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In everyone except women in their reproductive years, getting either too much or too little sleep increases the risk of insulin resistance, the condition that almost guarantees weight gain and leads to type 2 diabetes.

Getting enough sleep is important for more reasons than just how energetic you feel the next morning. Sleep affects your weight, your blood pressure, and even whether you will eventually get diabetes. The connection between sleep and the risk of future development of diabetes, however, is very different in men and women. Recent research has found that:

  • Men who don't get enough sleep are at greater risk for developing type 2 diabetes.
  • Men who get too much sleep are at greater risk for developing type 2 diabetes.
  • Women who don't get enough sleep have a lower risk of developing diabetes than women who get normal amounts of sleep or even more.

In the  European Relationship between Insulin Sensitivity and Cardiovascular Disease (EGIR-RISC) study, which involved 800 volunteers ranging in age for 30 to 60 in 14 countries at 19 testing centers in Europe, "normal" sleep was defined as seven hours per night. 

What Is Insulin Resistance, and What Does It Have to Do with Diabetes?

Researchers measured sleep with a device called a single-axis accelerometer, designed to detect movement. They measured insulin resistance, which is predictive of future development of obesity, high triglycerides, high blood pressure, and type 2 diabetes, with a device called a hyperinsulinemic-euglycemic clamp. This "clamp" isn't a physical clamp but a strict control of blood sugar levels. The researchers carefully measured the amount of glucose that they had to give through an IV to raise a volunteer's blood sugar by 125 mg/dl over its normal levels through one vein, while measuring the effects of an insulin drip through another vein.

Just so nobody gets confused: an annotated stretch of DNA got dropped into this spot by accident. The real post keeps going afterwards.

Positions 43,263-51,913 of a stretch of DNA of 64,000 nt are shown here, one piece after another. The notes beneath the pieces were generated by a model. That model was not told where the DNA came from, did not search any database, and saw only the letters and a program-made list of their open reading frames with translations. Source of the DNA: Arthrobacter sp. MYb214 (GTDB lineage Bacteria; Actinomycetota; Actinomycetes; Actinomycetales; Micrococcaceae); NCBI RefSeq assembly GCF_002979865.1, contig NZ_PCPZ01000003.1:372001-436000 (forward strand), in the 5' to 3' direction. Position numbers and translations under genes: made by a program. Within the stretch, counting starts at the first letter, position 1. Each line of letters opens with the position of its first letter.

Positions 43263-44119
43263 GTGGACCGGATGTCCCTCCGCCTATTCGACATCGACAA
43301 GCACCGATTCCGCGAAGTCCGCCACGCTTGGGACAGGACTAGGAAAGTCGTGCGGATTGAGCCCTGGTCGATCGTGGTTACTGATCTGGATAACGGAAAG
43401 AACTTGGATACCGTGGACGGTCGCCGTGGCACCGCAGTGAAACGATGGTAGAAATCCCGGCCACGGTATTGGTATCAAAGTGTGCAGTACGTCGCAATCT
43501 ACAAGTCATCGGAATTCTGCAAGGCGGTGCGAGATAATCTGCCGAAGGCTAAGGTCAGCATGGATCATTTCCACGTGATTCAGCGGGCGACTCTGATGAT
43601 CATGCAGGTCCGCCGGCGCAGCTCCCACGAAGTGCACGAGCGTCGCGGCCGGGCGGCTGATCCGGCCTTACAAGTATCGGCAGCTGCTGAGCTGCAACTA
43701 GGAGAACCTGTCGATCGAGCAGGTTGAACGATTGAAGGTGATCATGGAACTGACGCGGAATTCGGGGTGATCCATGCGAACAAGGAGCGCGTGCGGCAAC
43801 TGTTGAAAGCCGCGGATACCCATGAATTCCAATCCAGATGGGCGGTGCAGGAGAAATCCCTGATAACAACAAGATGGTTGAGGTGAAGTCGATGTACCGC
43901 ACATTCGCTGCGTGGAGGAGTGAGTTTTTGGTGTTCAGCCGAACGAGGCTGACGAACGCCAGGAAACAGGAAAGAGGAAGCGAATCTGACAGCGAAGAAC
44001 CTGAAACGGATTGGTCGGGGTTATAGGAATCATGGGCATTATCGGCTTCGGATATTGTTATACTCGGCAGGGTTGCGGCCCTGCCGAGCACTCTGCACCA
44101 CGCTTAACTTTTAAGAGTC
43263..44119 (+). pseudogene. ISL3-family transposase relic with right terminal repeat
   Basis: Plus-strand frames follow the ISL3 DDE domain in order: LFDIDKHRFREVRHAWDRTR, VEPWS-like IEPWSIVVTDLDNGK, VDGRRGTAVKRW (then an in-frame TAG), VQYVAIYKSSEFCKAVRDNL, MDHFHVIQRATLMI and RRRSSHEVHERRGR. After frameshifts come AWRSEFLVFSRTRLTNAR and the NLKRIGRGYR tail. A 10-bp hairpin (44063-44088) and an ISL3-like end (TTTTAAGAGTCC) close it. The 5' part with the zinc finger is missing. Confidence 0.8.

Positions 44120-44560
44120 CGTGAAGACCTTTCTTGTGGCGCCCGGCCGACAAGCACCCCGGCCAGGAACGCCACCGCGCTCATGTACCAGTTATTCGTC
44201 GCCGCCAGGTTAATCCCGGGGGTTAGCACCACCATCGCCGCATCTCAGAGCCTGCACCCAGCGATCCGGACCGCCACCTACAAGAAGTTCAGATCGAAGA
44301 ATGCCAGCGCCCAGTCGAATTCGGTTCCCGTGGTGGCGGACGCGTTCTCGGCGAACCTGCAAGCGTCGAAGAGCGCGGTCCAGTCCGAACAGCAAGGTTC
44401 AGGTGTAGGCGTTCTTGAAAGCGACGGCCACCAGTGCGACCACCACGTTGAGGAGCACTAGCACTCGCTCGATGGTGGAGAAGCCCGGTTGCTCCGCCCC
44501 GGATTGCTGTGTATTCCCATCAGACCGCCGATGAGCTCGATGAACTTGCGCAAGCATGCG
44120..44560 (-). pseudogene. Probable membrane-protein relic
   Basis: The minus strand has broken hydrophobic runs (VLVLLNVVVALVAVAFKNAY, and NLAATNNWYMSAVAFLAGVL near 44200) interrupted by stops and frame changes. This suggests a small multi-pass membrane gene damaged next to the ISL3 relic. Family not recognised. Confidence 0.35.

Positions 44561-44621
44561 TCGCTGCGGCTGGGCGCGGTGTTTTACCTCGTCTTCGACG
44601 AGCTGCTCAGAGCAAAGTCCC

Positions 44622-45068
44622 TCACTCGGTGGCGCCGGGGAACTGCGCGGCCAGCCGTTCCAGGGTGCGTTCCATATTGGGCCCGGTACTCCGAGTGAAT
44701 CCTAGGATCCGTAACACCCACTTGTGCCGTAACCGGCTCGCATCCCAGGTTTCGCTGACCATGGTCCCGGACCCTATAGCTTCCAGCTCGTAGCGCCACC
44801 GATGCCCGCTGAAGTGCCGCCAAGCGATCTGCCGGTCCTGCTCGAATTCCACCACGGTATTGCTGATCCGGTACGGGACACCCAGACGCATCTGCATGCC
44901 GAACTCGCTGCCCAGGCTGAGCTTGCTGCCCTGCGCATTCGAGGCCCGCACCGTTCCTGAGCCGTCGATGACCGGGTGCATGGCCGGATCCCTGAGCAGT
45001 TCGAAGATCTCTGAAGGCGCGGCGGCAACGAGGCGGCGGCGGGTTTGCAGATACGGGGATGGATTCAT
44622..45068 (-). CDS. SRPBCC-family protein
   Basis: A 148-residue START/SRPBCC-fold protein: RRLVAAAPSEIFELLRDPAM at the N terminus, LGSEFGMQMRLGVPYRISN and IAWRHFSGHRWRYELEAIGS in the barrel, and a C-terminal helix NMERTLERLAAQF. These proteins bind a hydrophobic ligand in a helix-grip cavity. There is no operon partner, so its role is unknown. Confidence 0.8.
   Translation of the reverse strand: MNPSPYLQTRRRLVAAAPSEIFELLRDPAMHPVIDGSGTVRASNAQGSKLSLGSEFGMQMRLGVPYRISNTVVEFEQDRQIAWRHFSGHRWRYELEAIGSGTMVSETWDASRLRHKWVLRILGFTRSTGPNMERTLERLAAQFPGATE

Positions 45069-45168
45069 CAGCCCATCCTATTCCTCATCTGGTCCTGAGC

People who reached high blood sugar levels easily and whose blood sugar levels were slow to fall with the infusion on insulin were said to be insulin resistant. It's possible to be more insulin resistant or less insulin resistant. In people who are insulin resistant but not yet diabetic, the pancreas makes more and more insulin until blood sugars finally go down. This is an effect that the test measures by an actual drip of insulin into a vein. On a day to day basis, insulin "locks" fat in fat cells, so these people are prone to gain weight unless they diet carefully. Eventually the stress of having to produce large amounts of insulin all the time "burns out" the pancreas and diabetes sets in.

How Sleep and Insulin Resistance Differ in Men and Women

The EGIR-RISC researchers started with the observation that people report getting on average 90 minutes to two hours more sleep every night than they did 50 years ago, and that during that time the number of cases of diabetes has doubled. They theorized that excess sleep is either a cause or a result of insulin resistance, which is the driving force behind type 2 diabetes.

Over thirty sets of researchers had measured blood sugar levels and sleep, but the EGIR-RISC team was the first to measure insulin resistance. When actual insulin resistance was measured they found that in women, getting normal amounts of sleep (not too much and not too little) was associated with greater risk of diabetes, and in men, getting normal amounts of sleep (not too much and not too little) was associated with lower risk of diabetes.

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